2012: The Year of the Raspberry Pi

In 2012 we saw so many stories about quirky things that professional to amateur engineers were creating with the Raspberry Pi. With an idea that started as a programming tool for kids, uses range from playful, to solution-oriented, and rather adult. These four rather unusual developments caught our eye in 2012:

Turned in to a speaker receiver

Engineering student Jordan Burgess took the Raspberry Pi and used it to transmit streaming music to a regular old (non-wireless) stereo system. You could achieve this with AirPlay speakers for hundreds of dollars, or with the Raspberry Pi for $35.

Beer keyboard

Booze and electronics sounds like a recipe for disaster. But a brewery from Prague sponsored this project for their brand presence at Webstock 2012.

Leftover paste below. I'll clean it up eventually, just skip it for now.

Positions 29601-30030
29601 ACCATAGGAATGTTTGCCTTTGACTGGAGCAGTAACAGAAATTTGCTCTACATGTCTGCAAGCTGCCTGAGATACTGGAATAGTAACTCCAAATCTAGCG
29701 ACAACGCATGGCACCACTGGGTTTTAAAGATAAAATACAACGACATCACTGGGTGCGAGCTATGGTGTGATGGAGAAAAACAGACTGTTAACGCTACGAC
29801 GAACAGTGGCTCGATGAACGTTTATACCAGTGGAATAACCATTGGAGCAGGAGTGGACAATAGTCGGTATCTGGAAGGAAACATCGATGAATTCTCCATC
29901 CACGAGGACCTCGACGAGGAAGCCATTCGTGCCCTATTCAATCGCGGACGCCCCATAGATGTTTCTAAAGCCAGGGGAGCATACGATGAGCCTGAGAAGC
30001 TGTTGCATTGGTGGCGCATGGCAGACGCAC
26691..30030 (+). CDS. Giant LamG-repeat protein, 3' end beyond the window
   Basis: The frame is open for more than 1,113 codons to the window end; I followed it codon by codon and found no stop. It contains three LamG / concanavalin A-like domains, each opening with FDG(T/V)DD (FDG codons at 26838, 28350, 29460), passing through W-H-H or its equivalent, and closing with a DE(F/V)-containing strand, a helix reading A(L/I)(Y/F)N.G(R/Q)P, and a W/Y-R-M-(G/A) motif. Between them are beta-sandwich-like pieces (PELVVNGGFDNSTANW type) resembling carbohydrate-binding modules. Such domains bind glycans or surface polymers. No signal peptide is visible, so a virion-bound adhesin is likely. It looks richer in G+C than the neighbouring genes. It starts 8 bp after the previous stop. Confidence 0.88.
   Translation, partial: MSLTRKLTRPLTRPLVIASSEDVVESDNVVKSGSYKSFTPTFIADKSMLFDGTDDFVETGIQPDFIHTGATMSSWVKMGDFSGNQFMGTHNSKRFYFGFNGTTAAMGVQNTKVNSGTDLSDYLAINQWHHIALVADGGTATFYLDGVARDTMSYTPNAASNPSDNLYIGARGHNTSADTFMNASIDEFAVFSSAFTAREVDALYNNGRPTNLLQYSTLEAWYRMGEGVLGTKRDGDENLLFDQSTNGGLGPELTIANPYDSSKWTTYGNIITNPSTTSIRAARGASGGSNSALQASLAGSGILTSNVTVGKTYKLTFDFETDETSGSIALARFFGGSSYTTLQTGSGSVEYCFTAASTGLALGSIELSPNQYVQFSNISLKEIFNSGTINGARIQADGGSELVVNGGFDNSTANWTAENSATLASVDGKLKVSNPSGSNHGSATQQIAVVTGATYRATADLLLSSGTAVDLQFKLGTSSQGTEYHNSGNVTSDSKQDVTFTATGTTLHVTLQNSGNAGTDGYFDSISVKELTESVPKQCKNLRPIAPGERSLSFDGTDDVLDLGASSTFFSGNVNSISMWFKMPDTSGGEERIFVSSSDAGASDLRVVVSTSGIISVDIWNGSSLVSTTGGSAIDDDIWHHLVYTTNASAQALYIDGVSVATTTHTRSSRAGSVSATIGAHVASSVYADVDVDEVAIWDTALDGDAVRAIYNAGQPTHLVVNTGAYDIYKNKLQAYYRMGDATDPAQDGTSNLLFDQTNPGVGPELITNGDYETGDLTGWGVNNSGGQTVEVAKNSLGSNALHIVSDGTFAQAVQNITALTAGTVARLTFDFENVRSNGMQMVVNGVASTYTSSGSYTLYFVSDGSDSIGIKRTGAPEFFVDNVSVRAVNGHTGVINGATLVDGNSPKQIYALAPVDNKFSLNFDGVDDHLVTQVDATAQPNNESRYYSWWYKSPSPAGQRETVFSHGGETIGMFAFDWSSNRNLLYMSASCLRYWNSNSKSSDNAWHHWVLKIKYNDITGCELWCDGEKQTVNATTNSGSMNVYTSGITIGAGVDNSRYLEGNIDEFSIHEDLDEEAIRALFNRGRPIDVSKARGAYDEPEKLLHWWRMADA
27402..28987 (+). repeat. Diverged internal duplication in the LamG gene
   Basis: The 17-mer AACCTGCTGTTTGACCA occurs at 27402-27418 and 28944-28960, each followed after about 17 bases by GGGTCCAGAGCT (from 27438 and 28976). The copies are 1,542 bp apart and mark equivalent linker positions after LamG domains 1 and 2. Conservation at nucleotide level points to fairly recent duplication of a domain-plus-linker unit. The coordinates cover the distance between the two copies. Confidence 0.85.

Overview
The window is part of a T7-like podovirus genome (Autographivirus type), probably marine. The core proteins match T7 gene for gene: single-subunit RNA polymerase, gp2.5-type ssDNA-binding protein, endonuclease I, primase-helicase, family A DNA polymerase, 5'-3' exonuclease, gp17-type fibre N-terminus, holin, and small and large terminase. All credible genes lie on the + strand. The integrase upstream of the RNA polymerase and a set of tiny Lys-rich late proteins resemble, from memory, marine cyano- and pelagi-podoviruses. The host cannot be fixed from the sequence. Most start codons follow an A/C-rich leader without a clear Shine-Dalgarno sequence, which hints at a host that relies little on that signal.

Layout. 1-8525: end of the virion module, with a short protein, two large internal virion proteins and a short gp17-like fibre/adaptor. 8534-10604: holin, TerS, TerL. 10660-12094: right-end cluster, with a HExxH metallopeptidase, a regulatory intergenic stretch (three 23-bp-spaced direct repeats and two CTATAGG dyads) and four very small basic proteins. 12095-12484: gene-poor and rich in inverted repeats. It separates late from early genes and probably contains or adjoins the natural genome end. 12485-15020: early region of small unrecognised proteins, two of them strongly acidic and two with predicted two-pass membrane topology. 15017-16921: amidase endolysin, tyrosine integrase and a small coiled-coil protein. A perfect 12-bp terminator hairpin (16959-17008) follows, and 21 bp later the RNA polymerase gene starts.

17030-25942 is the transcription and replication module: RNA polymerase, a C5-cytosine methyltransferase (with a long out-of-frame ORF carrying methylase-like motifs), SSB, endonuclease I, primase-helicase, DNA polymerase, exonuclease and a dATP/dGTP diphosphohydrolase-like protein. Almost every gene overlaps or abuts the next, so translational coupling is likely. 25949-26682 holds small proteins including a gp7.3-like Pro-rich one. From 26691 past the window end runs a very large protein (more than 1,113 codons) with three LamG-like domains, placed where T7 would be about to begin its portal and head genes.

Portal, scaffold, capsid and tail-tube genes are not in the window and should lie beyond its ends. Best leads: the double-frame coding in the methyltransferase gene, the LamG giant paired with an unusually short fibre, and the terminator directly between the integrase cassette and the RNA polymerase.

Using Raspberry Pi to make beets make beats

Scott Garner, a student at NYU, created BeetBox, “A simple instrument that allows users to play drum beats by touching actual beets.” His creation served as a project for two different classes. way to go, Scott. A+.

Lego Supercomputer

Engineers at University of Southampton built the supercomputer to spread awareness- to¬† younger kids on to computing and to show hobbyists that supercomputing doesn’t have to cost millions of dollars- maybe only thousands. One of the engineers, Simon Cox, recruited his 6 year old son to use Legos to build racks and cases.

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